QUILCENE, WA – Stewardship Forestry, an independent forestry consultant, released a study today on the impact of the Wild Olympics Wilderness and Wild and Scenic Rivers Act (H.R. 5995/ S.3329) on the Olympic National Forest (ONF) timber supply. The question of what that impact would be and what affect it might have on timber jobs has been much debated as the Wild Olympics proposal has been significantly modified over the past three years. The report concludes that “the proposed wilderness within the Wild Olympics legislation will not limit timber supply under the current management policy framework, and thus should not result in reduced harvesting or job losses.”
“We welcome this independent analysis by forester Derek Churchill of Stewardship Forestry Consulting, which concludes the revised wilderness and wild and scenic river designations in Senator Murray’s and Congressman Dicks’ Wild Olympics legislation will not cost timber jobs or have any significant impact on the Olympic National Forest (ONF) timber supply,” said Connie Gallant, Chair of the Wild Olympics Campaign. The Wild Olympics Campaign commissioned the timber analysis to help inform the public discussion about land management and conservation for parts of the Olympic National Forest.
Stewardship Forestry’s Derek Churchill, who has worked with ONF staff on designing and reviewing timber sales in the past, concluded less than 1 percent of the proposed 126,000-acre wilderness is harvestable under the current management policies of the Olympic National Forest. Earlier drafts of the proposal had contained nearly five times that amount. The study showed more than 99 percent of the wilderness proposed in the final legislation is already out of the timber base either because of current Forest Service administrative protections, riparian areas, distance from roads, or other factors the agency considers when conducting timber sales. The proposed wilderness designation would simply make current administrative protections permanent. In addition, the report confirmed that the Wild and Scenic River designations proposed in the legislation will have no impact on ONF timber production.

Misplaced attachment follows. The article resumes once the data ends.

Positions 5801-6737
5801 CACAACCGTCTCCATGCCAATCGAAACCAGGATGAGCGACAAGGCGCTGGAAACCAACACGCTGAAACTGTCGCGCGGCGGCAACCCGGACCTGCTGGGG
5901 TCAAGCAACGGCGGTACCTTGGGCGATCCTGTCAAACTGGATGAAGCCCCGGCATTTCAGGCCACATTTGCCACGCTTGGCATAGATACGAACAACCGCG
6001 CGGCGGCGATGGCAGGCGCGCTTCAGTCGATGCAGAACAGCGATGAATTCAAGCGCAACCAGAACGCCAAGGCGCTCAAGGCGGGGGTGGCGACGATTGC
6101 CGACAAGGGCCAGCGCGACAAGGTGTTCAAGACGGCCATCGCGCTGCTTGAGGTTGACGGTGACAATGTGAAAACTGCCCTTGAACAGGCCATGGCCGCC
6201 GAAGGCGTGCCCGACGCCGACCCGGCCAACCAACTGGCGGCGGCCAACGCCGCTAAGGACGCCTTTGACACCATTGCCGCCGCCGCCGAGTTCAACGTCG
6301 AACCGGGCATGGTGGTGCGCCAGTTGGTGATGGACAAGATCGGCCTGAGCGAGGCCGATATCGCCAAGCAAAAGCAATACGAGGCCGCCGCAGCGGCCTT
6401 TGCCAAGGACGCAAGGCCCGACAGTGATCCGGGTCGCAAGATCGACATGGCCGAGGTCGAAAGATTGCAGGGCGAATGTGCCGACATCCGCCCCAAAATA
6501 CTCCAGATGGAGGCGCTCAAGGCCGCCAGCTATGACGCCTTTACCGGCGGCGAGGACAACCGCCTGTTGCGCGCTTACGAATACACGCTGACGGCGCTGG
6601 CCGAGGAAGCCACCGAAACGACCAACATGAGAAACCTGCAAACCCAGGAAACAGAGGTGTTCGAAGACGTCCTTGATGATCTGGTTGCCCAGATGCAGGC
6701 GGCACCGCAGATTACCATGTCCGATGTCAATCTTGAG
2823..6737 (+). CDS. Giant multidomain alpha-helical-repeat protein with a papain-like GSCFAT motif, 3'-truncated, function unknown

The report illustrates that it is the rate of harvest, not available timber, that is the primary factor in determining what impacts, if any, there could be to timber supply or related jobs. It concludes that 190,000 acres of available timber harvest capacity exists on the Olympic National Forest that would be unaffected by the proposed designations in the Murray/Dicks legislation. Because the current rate of harvest averages only 1,350 acres annually, the report concludes that the Olympic National Forest could significantly accelerate its current rate of harvest, for 50 years or more.
Mr. Churchill is available for comment at 206-391-9832 and Derek@stewardshipforestry.com